Miami Dolphins Disposition: How Can the Dolphins Earn Back Their Respect?

Jason ClaryCorrespondent INovember 10, 2010

BALTIMORE, MD - NOVEMBER 7:  Chad Henne #7 of the Miami Dolphins lies on the ground after being sacked against the Baltimore Ravens at M&T Bank Stadium on November 7, 2010 in Baltimore, Maryland. The Ravens defeated the Dolphins 26-10. (Photo by Larry French/Getty Images)
Larry French/Getty Images

The Miami Dolphins, with a 4-4 record, don't seem to be feeling good about a .500 record through one of the NFL's toughest schedules.

After a pounding from the AFC North powerhouse Baltimore Ravens, the Dolphins are scratching their heads as they are halfway through the season, without an identity.

There is one thing for sure, the Dolphins need to change how they handle themselves on the field and during the week's preparations, or they will not receive respect.

This team needs to dig deep, and play dominant, relentless, smash-mouth football for the remaining eight games, or there will be a dismal hangover during the long offseason, for the second straight season.


Running the Ball

One thing Miami has not done effectively this year is run the football. Miami shuffled around its offensive line in the offseason, as there are now three different starters on the interior line from last season. Miami has not been able to gain a distinct advantage this season in the trenches.

Up to this point in the season, Miami has scored only three rushing touchdowns, and have been out-rushed by their opponents.

Both Ronnie Brown and Ricky Williams are averaging 4.3 yards per carry, however, they have not provided a solid one-two punch on a game-to-game basis. Typically, if one struggles, the other flourishes.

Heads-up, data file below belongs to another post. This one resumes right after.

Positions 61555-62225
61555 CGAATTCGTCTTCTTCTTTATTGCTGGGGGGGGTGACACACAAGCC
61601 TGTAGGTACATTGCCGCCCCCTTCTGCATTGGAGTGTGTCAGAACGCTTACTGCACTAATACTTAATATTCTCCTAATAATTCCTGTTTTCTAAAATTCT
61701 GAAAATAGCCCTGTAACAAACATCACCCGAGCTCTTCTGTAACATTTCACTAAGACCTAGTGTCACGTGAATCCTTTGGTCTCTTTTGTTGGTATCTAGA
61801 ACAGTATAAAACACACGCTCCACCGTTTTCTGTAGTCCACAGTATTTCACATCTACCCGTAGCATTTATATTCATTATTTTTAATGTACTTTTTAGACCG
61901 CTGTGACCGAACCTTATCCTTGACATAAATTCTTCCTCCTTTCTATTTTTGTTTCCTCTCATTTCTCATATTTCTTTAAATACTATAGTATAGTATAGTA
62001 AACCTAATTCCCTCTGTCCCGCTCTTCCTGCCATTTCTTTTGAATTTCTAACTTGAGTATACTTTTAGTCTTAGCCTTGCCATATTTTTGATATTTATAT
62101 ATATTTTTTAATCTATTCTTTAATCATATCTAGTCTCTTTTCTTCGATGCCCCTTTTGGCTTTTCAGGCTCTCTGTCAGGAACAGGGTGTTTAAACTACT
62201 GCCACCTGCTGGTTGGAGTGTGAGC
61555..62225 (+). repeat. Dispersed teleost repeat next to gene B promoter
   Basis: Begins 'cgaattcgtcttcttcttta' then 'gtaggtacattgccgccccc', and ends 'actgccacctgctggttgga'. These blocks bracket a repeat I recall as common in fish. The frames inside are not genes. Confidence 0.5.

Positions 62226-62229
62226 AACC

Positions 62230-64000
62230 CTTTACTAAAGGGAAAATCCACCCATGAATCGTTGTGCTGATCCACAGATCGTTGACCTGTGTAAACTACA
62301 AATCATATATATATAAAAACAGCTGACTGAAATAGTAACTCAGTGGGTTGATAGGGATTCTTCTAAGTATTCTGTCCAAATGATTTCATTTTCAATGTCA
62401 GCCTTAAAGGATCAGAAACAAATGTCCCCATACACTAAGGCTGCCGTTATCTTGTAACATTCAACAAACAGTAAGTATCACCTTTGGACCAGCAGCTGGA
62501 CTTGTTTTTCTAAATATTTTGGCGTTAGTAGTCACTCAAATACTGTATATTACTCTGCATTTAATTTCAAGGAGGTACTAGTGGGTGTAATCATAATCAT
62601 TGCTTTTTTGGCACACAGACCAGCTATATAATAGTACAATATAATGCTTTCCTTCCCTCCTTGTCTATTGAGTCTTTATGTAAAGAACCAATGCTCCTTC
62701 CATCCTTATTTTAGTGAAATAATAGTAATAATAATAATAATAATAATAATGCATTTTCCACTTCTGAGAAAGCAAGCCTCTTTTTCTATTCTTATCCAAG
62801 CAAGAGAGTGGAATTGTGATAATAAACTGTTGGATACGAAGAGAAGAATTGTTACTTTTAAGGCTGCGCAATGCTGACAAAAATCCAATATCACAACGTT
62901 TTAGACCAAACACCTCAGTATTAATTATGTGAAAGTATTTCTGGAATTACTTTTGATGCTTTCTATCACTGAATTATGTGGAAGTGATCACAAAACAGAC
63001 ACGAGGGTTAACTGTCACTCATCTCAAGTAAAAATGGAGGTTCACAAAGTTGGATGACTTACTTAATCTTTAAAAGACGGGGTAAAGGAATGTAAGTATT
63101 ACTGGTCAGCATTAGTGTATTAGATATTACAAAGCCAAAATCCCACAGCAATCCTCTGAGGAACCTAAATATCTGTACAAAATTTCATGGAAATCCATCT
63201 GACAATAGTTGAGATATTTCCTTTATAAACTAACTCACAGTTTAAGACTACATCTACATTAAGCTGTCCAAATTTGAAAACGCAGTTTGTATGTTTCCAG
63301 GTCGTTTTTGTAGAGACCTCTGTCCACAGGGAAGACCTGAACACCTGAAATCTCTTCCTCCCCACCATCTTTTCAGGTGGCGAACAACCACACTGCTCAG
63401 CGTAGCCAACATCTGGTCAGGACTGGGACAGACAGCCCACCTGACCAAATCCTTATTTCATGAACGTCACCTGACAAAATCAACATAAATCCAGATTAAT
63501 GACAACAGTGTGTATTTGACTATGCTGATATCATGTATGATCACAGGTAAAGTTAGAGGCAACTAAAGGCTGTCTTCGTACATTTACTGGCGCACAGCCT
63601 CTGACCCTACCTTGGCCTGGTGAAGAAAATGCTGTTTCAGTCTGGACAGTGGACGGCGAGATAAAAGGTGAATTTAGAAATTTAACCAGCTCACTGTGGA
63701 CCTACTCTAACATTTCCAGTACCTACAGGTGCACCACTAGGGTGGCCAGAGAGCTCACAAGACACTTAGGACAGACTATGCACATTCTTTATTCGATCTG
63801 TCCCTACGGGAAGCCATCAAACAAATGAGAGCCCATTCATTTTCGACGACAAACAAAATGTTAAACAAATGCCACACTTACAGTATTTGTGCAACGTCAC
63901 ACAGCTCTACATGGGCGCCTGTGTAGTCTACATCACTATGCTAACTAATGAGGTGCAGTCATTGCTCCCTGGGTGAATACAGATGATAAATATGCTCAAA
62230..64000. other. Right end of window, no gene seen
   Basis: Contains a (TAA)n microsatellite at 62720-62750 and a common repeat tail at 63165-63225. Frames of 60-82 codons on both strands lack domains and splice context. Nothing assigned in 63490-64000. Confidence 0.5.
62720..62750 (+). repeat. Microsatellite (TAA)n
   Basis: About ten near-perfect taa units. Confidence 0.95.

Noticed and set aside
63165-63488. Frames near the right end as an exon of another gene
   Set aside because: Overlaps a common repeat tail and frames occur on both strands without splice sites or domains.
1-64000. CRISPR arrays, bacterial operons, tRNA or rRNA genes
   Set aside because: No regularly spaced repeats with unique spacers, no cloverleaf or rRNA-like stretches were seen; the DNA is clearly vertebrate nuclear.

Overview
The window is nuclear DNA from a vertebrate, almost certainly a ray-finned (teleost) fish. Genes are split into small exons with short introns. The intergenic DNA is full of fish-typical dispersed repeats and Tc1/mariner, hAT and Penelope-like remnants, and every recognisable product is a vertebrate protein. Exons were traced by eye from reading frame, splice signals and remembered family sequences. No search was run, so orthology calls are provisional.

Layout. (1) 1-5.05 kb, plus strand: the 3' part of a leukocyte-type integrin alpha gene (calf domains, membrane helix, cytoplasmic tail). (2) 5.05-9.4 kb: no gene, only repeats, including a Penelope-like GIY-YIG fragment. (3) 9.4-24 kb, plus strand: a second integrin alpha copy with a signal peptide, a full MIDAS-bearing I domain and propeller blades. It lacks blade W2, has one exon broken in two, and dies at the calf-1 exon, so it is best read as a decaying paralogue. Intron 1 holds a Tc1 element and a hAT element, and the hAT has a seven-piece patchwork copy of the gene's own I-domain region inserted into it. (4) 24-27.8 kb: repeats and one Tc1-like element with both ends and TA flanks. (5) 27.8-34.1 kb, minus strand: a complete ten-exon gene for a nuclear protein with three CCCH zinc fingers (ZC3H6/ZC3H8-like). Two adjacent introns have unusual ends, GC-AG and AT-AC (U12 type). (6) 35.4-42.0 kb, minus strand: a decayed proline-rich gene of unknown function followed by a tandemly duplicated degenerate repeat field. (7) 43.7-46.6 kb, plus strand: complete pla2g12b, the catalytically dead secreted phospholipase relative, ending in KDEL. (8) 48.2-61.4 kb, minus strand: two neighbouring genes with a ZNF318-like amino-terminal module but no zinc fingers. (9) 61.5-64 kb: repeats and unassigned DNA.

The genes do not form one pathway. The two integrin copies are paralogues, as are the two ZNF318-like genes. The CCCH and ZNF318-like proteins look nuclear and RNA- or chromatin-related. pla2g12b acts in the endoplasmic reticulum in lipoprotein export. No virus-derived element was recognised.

Also, Miami has had a tendency to abandon the run early in games, although coach Tony Sparano stresses that this team still focuses on a run-first mentality.

Offensive coordinator Dan Henning has shown why he is being criticized, as the Dolphins have scored only 11 touchdowns in their eight games.


Home Swagger

Picture this scenario: It is the eve before the NFL regular-season opener. Somebody tells you that the Dolphins will be 4-1 on the road through Week 10. You would think that Miami was on its way to another AFC East title.

Wrong. Miami has yet to win a game at home, and it is beginning to take a toll on the morale of the players and the fans.

Too many times this season have the opposing teams' fans started a chant at the end of the game, when they were beating Miami on Miami's home turf.

Miami needs a midseason intervention, and quickly. They need to get the crowd back into their games, and they need to just play better. They need to put more effort into preparation, during games and they need to receive a bigger effort from the entire coaching staff, especially Dan Henning.

Upcoming, Miami will face the Tennessee Titans and the Chicago Bears, at home, within four days of each other.

Each of these games will be tests in their own, as these teams have both had success so far this season.


Taking Risks

After Miami's loss against Baltimore, both Ray Lewis and Ed Reed mentioned how it is easy to game-plan against Miami's offense.

Miami has players on the offense that can make plays. They have three talented receivers in Brandon Marshall, Brian Hartline and Davone Bess, along with great running backs in Ricky Williams and Ronnie Brown.

Dan Henning needs to get away from his conservative game plan and play-calling. When asked about his quarterbacks, Henning said "I never concerned myself about how much my quarterback could hurt the other team, I concerned myself with how much he could hurt my team," hence why the Dolphins are one of the worst teams in pass plays 20 or more yards down the field.

Dan Henning is taking the confidence away from the offense through his conservative approach, which is affecting how this team handles its business.

When you take risks, sometimes it hurts you, but other times, it is very beneficial. How do you think Brett Favre made his career? He took risks, and he holds records for both interceptions and touchdowns.

Dan Henning needs to learn to trust his offense, and do a better job of calling plays for a less conservative offense. Miami's offensive production is what will make or break the second half of its season.